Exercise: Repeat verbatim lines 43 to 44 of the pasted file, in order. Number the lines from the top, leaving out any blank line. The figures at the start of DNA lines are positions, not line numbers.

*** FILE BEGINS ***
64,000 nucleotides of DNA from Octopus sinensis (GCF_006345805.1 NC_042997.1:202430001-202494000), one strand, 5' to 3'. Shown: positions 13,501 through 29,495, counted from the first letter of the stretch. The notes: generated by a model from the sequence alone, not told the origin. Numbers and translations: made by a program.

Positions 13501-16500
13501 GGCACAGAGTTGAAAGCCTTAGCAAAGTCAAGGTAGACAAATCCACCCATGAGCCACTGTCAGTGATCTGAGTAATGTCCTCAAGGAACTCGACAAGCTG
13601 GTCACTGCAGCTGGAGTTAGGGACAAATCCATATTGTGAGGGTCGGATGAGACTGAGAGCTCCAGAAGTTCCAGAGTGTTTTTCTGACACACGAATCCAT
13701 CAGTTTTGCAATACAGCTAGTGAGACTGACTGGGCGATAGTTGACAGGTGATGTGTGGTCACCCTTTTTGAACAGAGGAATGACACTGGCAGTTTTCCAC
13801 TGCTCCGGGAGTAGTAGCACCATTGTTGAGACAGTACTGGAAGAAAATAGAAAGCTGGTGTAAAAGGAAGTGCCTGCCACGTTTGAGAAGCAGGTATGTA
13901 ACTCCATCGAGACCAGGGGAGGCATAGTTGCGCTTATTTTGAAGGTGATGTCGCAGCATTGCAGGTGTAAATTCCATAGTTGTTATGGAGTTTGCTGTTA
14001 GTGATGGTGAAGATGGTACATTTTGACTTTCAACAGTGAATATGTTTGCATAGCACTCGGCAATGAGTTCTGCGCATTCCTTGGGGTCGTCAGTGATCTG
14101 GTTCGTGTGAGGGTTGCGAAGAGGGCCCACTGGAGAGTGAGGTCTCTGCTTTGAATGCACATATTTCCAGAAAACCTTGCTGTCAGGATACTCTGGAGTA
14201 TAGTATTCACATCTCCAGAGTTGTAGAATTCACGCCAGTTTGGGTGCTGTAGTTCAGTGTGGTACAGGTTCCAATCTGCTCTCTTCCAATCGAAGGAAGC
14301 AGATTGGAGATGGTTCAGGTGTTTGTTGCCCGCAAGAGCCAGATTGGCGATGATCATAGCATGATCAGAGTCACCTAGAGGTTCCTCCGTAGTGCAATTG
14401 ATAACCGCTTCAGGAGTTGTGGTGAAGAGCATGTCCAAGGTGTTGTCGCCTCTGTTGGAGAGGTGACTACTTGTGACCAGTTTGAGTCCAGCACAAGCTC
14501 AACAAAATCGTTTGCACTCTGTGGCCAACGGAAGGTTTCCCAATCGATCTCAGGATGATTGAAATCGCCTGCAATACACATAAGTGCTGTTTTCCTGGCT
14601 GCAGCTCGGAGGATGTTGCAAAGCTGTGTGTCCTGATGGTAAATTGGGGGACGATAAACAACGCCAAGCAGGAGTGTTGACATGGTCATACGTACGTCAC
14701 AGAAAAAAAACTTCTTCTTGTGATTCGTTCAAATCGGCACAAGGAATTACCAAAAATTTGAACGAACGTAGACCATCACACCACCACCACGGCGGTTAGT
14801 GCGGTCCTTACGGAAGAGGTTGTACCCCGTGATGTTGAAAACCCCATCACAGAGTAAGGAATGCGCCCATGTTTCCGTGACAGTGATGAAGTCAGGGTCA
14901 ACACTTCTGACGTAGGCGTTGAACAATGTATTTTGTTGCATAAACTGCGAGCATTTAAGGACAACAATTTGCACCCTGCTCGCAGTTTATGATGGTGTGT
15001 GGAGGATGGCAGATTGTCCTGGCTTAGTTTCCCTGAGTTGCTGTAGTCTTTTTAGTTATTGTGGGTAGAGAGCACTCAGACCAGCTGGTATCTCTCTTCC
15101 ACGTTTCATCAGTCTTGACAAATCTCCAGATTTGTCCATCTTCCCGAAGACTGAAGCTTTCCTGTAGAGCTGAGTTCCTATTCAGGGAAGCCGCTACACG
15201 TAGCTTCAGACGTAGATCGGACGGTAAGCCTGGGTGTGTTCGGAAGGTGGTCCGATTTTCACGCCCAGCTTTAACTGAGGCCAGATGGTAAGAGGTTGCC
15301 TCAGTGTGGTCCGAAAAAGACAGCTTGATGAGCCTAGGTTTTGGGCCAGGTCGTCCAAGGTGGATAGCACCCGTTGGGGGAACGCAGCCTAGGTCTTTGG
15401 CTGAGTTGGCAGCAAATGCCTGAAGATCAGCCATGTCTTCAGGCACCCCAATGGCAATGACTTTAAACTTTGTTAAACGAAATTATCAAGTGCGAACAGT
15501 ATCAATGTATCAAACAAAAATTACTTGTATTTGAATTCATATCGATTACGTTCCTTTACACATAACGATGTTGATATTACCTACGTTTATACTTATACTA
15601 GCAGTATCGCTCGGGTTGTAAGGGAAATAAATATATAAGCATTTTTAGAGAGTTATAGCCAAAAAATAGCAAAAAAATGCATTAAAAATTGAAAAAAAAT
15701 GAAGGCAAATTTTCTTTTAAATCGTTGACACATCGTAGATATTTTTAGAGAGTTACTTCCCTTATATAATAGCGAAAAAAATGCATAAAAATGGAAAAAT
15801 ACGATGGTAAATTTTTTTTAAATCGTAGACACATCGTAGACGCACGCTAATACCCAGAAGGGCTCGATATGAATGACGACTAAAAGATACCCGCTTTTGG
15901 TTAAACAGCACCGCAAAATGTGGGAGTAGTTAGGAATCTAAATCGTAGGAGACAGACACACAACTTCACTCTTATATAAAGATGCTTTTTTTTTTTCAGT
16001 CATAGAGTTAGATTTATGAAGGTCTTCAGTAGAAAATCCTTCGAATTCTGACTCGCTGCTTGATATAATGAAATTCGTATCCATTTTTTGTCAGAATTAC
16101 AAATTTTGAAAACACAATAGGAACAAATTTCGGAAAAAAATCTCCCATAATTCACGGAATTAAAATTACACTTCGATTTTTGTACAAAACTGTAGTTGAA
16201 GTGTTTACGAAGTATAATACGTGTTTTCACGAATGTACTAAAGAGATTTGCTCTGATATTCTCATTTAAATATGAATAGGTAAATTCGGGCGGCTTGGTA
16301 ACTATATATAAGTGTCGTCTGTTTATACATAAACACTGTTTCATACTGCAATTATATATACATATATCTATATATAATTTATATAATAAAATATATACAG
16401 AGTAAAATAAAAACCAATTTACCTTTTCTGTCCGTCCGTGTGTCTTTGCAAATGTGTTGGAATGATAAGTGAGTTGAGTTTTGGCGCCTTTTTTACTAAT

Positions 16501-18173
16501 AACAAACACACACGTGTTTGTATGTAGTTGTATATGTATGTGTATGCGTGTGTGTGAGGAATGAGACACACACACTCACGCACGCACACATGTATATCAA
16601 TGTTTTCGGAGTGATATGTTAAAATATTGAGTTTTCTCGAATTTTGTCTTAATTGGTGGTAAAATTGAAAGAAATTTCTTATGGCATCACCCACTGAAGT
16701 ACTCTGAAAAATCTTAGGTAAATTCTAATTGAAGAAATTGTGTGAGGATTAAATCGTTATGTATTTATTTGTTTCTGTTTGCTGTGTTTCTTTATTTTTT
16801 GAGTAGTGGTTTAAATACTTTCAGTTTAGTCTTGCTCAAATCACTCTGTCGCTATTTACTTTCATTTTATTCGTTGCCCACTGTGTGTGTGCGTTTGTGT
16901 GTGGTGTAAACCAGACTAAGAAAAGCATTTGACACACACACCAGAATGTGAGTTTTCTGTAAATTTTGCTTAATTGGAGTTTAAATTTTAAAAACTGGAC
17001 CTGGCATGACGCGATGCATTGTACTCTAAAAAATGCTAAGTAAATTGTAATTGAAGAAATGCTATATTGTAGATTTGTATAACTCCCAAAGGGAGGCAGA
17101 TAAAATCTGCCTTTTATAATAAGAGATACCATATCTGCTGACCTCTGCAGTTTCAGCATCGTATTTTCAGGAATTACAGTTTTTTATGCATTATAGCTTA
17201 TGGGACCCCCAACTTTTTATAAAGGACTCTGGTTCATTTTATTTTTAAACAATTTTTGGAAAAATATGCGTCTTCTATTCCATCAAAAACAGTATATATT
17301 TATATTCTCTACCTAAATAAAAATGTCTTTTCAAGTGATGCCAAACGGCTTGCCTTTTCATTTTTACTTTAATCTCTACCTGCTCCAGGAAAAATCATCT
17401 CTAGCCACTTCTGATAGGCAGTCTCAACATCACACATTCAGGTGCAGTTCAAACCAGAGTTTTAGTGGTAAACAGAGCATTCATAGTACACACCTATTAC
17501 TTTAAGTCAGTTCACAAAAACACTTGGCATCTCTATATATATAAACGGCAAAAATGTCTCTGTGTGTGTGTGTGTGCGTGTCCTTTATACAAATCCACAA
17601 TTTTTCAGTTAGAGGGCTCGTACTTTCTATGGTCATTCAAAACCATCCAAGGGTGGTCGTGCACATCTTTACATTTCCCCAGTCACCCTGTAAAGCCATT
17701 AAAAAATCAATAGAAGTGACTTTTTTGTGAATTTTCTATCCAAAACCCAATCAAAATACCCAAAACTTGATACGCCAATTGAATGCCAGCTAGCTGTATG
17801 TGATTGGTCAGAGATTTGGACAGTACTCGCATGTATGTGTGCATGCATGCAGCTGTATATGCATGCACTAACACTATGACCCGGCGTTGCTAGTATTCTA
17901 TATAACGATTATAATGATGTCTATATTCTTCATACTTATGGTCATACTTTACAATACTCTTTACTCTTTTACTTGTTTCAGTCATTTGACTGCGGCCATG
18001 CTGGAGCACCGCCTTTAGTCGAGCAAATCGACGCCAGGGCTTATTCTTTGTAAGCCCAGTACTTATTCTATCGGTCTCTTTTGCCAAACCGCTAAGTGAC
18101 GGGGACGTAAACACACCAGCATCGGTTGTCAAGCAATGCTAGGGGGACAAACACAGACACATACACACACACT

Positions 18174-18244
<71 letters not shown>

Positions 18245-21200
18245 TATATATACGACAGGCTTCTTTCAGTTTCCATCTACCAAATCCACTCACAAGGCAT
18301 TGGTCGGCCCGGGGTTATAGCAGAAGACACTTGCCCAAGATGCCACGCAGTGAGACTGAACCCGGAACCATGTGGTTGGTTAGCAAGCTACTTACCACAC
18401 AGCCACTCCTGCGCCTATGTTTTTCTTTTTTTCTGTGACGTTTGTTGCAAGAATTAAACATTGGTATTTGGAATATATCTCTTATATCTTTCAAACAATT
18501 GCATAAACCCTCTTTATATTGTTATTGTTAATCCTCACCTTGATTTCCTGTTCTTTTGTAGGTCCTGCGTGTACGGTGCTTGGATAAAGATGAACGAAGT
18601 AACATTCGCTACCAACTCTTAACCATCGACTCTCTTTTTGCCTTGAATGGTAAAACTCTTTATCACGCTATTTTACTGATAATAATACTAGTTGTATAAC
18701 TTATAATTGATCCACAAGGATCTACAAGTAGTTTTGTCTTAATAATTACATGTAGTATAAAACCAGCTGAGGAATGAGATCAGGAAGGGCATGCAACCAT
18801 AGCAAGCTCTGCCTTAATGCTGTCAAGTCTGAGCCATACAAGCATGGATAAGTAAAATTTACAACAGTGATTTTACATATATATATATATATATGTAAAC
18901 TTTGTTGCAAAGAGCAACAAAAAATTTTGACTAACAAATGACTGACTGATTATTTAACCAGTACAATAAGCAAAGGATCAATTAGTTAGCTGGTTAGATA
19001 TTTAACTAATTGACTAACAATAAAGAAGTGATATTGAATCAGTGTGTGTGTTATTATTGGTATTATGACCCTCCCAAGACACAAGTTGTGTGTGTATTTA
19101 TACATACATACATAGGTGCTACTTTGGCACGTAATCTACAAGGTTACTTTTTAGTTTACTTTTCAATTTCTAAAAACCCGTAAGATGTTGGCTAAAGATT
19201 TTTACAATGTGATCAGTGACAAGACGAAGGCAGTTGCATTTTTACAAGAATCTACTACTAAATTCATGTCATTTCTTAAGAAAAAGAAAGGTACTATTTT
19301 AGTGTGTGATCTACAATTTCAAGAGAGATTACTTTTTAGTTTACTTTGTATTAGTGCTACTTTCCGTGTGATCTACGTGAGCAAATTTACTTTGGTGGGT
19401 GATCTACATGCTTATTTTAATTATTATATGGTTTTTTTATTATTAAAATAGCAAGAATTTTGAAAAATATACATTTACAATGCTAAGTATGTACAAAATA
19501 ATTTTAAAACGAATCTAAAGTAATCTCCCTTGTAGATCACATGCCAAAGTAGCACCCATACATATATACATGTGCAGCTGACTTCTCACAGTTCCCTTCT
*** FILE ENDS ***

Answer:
17401 CTAGCCACTTCTGATAGGCAGTCTCAACATCACACATTCAGGTGCAGTTCAAACCAGAGTTTTAGTGGTAAACAGAGCATTCATAGTACACACCTATTAC
17501 TTTAAGTCAGTTCACAAAAACACTTGGCATCTCTATATATATAAACGGCAAAAATGTCTCTGTGTGTGTGTGTGTGCGTGTCCTTTATACAAATCCACAA